##### 1.

Q-3: Without using the

`infixToPostfix`

method, convert the following expression to postfix `10 + 3 * 5 / (16 - 4)`

.
When you write an arithmetic expression such as B · C, the form of the expression provides you with information so that you can interpret it correctly. In this case we know that the variable B is being multiplied by the variable C since the multiplication operator · appears between them in the expression. This type of notation is referred to as infix since the operator is *in between* the two operands that it is working on.

Consider another infix example, A + B · C. The operators + and · still appear between the operands, but there is a problem. Which operands do they work on? Does the + work on A and B, or does the · take B and C? The expression seems ambiguous.

In fact, you have been reading and writing these types of expressions for a long time and they do not cause you any problem. The reason for this is that you know something about the operators + and ·. Each operator has a precedence level. Operators of higher precedence are used before operators of lower precedence. The only thing that can change that order is the presence of parentheses. The precedence order for arithmetic operators places multiplication and division above addition and subtraction. If two operators of equal precedence appear, then a left-to-right ordering or associativity is used.

Let’s interpret the troublesome expression A + B · C using operator precedence. B and C are multiplied first, and A is then added to that result. (A + B) · C would force the addition of A and B to be done first before the multiplication. In the expression A + B + C, by precedence (via associativity), the leftmost + would be done first.

Although all this may be obvious to you, remember that computers need to know exactly what operations to perform and in what order. One way to write an expression that guarantees there will be no confusion with respect to the order of operations is to create what is called a fully parenthesized expression. This type of expression uses one pair of parentheses for each operator. The parentheses dictate the order of operations; there is no ambiguity. There is also no need to remember any precedence rules.

The expression A + B · C + D can be rewritten as ((A + (B · C)) + D) to show that the multiplication happens first, followed by the leftmost addition. A + B + C + D can be written as (((A + B) + C) + D) since the addition operations associate from left to right.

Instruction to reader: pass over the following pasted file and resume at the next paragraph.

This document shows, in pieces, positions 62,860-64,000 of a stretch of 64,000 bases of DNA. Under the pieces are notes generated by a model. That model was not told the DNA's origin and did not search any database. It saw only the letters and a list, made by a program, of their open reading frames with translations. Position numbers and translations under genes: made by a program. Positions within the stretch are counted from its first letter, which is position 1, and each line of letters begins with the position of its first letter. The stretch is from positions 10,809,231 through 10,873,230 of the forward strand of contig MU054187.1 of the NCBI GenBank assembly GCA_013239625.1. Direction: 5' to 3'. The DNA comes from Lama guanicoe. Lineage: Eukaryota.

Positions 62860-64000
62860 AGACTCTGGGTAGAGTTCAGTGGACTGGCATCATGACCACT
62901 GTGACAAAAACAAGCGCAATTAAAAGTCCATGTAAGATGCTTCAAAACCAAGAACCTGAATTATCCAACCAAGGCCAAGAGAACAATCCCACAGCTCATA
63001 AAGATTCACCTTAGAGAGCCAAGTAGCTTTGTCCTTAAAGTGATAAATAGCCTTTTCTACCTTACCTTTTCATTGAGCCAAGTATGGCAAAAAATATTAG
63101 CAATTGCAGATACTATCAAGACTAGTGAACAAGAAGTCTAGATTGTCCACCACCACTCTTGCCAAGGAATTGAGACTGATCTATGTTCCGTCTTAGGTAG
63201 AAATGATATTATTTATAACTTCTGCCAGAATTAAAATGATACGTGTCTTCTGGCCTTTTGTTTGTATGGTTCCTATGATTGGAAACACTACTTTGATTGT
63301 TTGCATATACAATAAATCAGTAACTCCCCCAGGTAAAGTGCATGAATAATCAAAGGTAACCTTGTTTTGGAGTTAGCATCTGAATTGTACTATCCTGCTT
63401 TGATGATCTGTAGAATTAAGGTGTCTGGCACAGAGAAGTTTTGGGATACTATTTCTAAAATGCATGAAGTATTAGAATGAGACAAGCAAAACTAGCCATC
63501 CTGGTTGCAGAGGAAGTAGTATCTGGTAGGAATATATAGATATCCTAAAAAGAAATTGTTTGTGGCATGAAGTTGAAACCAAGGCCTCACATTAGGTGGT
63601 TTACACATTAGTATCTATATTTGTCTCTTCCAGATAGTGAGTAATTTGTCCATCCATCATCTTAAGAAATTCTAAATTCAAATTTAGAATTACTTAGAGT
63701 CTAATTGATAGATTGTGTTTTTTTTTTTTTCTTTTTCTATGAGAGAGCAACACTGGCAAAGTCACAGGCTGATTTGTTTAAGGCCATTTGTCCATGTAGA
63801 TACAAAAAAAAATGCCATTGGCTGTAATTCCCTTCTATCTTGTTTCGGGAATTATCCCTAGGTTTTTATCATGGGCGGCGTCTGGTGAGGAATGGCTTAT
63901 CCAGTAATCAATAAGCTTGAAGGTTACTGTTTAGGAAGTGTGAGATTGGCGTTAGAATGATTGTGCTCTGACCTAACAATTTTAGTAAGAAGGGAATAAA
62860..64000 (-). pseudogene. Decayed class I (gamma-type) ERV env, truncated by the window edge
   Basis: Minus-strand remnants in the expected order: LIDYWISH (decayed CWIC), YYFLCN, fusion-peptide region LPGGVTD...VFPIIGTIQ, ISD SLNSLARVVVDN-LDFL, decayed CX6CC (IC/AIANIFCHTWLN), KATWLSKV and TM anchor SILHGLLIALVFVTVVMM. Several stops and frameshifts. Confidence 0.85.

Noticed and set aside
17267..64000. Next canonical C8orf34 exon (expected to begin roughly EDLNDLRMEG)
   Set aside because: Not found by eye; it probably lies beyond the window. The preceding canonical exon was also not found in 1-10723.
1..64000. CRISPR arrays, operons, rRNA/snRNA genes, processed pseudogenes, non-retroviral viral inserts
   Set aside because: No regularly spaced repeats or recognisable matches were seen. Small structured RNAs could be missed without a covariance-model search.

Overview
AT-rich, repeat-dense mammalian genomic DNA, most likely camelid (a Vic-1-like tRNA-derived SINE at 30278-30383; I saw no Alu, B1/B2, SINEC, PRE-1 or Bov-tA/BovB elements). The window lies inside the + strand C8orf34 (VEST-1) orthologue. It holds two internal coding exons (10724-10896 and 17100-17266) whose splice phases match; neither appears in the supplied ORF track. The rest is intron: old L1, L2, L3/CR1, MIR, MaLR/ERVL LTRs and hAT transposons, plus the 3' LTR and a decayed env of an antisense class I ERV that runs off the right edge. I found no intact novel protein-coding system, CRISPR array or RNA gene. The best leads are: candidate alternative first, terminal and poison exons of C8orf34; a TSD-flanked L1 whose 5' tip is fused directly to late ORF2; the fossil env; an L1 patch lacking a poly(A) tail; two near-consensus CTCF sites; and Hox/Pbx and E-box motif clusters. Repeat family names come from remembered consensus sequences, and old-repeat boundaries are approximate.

There are two other very important expression formats that may not seem obvious to you at first. Consider the infix expression A + B. What would happen if we moved the operator before the two operands? The resulting expression would be + A B. Likewise, we could move the operator to the end, resulting in A B +. These look a bit strange.

These changes to the position of the operator with respect to the operands create two new expression formats, prefix and postfix. Prefix expression notation requires that all operators precede the two operands that they work on. Postfix, on the other hand, requires that its operators come after the corresponding operands. A few more examples should help to make this a bit clearer (see Table 3.9.1).

A + B · C would be written as + A · B C in prefix. The multiplication operator comes immediately before the operands B and C, denoting that · has precedence over +. The addition operator then appears before the A and the result of the multiplication.

In postfix, the expression would be A B C · +. Again, the order of operations is preserved since the · appears immediately after the B and the C, denoting that · has precedence, with + coming after. Although the operators moved and now appear either before or after their respective operands, the order of the operands stayed exactly the same relative to one another.

Infix Expression | Prefix Expression | Postfix Expression |
---|---|---|

A + B | + A B | A B + |

A + B · C | + A · B C | A B C · + |

Now consider the infix expression (A + B) · C. Recall that in this case, infix requires the parentheses to force the performance of the addition before the multiplication. However, when A + B was written in prefix, the addition operator was simply moved before the operands, + A B. The result of this operation becomes the first operand for the multiplication. The multiplication operator is moved in front of the entire expression, giving us · + A B C. Likewise, in postfix A B + forces the addition to happen first. The multiplication can be done to that result and the remaining operand C. The proper postfix expression is then A B + C ·.

Consider these three expressions again (see Table 3.9.2). Something very important has happened. Where did the parentheses go? Why don’t we need them in prefix and postfix? The answer is that the operators are no longer ambiguous with respect to the operands that they work on. Only infix notation requires the additional symbols. The order of operations within prefix and postfix expressions is completely determined by the position of the operator and nothing else. In many ways, this makes infix the least desirable notation to use.

Infix Expression | Prefix Expression | Postfix Expression |
---|---|---|

(A + B) · C | · + A B C | A B + C · |

Table 3.9.3 shows some additional examples of infix expressions and the equivalent prefix and postfix expressions. Be sure that you understand how they are equivalent in terms of the order of the operations being performed.

Infix Expression | Prefix Expression | Postfix Expression |
---|---|---|

A + B · C + D | + + A · B C D | A B C · + D + |